How to Motivate Students to Learn – Research from Psychology and Neuro – Science

How to Motivate Students to Learn

For the past 20 years I have been intrigued about resilience and mental toughness. What makes some people, despite lack of resources, strive and overcome set backs and challenges? And why is it that other people (some with many resources) “crumble” and quit at the slightest hint of difficulty and challenge?

If we are wondering about what we could do to motivate a love of learning in our children, it is useful to consider two questions:

1) What motivates you? Think of a time when despite the difficulties you still continued and achieved your goal.

2) What motivates your student / child?

I think these questions are useful because the similarities in the answers to the questions hint to what motivates us and our children and what causes us and our children to at times lose hope, quit or not fulfil our potential.

I’ll focus my language at this point toward motivating students. However, I believe there are many commonalities between adults and children when it comes to motivation.


Identity Beliefs

How we define ourselves tends to become a self-fulfilling prophecy.

Zig Ziglar says, “You cannot perform in a manner which is inconsistent with how you see yourself.”

And Robert Cialdini says, “The strongest need in the human personality is to remain consistent with how we have defined ourselves.”


This is illustrated in the diagram below.







Our beliefs determine our understanding of our potential. This potential determines whether we dare to take action. By taking action we get results and by interpreting these results we form our beliefs.

Carol S. Dweck (“Mindset – The New Psychology of Success”.) discovered in over 35 years of research that there are two predominant identity beliefs.

Fixed and Growth Mindset

In a fixed mindset, people believe their basic qualities, like their intelligence or talent, are simply fixed traits. They spend their time documenting their intelligence or talent instead of developing them. They also believe that talent alone creates success—without effort.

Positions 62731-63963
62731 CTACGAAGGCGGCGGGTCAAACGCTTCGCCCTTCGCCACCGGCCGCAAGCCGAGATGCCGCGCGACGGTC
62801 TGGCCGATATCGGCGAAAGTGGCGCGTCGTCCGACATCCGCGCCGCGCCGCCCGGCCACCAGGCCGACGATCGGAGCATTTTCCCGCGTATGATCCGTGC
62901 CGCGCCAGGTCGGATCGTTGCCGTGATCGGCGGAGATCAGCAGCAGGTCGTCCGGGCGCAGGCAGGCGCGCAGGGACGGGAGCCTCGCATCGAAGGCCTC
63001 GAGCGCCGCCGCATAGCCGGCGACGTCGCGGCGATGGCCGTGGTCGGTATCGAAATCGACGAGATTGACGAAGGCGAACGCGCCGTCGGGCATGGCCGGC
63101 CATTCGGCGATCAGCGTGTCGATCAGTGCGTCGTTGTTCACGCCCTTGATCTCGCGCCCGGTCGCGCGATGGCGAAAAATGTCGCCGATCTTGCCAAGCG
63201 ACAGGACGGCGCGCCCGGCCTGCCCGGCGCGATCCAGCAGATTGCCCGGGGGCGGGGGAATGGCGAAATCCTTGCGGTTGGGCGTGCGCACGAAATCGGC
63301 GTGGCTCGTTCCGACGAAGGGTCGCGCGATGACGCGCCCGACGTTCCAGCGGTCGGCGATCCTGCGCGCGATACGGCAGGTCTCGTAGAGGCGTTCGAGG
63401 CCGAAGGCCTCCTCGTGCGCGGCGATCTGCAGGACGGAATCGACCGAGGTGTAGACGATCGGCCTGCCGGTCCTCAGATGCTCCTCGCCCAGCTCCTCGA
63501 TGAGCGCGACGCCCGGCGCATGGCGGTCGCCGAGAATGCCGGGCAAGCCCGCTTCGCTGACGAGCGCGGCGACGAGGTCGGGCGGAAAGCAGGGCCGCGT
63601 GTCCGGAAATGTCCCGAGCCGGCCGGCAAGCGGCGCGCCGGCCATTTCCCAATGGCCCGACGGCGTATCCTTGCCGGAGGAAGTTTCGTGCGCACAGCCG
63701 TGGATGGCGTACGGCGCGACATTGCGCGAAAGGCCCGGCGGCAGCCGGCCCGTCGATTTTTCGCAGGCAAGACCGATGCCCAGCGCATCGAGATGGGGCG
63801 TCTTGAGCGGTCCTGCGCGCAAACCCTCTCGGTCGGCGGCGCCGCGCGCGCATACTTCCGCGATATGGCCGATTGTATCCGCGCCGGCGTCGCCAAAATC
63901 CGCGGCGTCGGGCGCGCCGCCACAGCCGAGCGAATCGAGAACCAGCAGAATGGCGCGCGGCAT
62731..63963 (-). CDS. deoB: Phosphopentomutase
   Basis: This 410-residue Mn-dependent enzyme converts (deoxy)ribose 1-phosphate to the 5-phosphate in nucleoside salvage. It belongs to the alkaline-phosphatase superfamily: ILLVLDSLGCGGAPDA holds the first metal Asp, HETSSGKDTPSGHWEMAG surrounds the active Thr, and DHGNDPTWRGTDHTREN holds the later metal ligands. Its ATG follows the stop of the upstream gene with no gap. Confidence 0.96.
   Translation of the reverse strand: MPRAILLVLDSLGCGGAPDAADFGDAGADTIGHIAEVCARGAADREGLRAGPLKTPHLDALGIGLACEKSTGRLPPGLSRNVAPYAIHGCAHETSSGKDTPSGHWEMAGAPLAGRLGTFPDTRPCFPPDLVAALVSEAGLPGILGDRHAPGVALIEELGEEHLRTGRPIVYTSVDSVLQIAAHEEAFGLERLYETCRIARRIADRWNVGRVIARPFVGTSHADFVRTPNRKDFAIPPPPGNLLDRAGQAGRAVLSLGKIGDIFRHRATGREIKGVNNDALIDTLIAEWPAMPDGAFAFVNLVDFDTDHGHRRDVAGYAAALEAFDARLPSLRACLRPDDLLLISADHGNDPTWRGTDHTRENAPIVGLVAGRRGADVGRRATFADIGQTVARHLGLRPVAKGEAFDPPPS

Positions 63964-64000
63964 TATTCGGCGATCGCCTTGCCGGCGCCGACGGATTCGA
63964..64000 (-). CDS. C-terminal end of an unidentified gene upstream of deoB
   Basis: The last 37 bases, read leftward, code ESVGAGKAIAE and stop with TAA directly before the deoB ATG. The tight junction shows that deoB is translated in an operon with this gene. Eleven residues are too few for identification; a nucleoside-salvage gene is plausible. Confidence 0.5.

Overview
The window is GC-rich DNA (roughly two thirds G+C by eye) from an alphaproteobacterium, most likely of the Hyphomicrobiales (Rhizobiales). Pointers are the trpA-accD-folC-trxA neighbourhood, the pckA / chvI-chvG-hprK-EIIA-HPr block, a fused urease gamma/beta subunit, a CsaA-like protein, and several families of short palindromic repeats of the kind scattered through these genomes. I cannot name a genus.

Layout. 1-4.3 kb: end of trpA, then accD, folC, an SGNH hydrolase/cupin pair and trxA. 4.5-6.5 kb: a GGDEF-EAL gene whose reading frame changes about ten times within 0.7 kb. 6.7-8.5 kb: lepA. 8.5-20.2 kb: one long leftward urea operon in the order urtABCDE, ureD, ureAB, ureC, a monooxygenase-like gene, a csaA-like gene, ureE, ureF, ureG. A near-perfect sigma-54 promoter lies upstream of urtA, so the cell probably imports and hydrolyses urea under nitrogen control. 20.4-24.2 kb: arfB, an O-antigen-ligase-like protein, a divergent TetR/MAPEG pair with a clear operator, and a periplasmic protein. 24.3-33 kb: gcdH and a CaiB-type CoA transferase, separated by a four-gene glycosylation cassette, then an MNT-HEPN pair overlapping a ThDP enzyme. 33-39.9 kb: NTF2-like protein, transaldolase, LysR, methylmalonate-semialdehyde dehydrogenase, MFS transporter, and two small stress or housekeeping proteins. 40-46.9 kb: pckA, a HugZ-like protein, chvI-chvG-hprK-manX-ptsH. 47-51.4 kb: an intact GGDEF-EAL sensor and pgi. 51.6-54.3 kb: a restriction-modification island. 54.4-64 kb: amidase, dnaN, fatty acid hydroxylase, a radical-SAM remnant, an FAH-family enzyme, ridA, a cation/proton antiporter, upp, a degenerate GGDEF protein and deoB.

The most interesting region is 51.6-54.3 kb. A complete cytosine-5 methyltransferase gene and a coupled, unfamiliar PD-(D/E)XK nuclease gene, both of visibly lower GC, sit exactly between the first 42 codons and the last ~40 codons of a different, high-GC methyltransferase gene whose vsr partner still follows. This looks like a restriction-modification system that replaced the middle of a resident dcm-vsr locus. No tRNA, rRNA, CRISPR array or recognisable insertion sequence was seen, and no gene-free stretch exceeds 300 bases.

In a growth mindset, people believe that their most basic abilities can be developed through dedication and hard work—brains and talent are just the starting point. This view creates a love of learning and a resilience that is essential for great accomplishment. Virtually “all-great” people have had these qualities.

In summary, students with a fixed mindset focused more on looking smart than learning, more on the result / grade than the effort required to achieve a good grade and as a consequence, chose easier tasks that demonstrate that they are smart. This protects how they have defined themselves, smart, brilliant or gifted.

Students with a growth mindset have a different focus. While grades are important what is more important is that they worked hard, put in the effort. They felt that improvement was important and realized that the most brilliant scientists or athletes worked hard to achieve their success. Students with a growth mindset understood that Einstein and Michael Jordan were not born brilliant they had to develop their gifts.

Impact of Praise on Mindset & Motivation to Learn

It goes without saying that our students need good self-esteem. However, the view in the past 30 years has been that to build a sense of self-worth we should tell our children how smart and intelligent they are.

Dweck and her team document a study of children who were given a set of problems from a non verbal IQ test. Afterwards children were randomly assigned to receive one kind of praise. Some received intelligence praise, “Wow, that’s a really good score, you must be really good at this.” Others received effort, process, progress or concentration feedback, “you must of tried hard.” The study was conducted over 6 times as results were so dramatic:

  • Those who received the intelligence praise were now endorsing the fixed mindset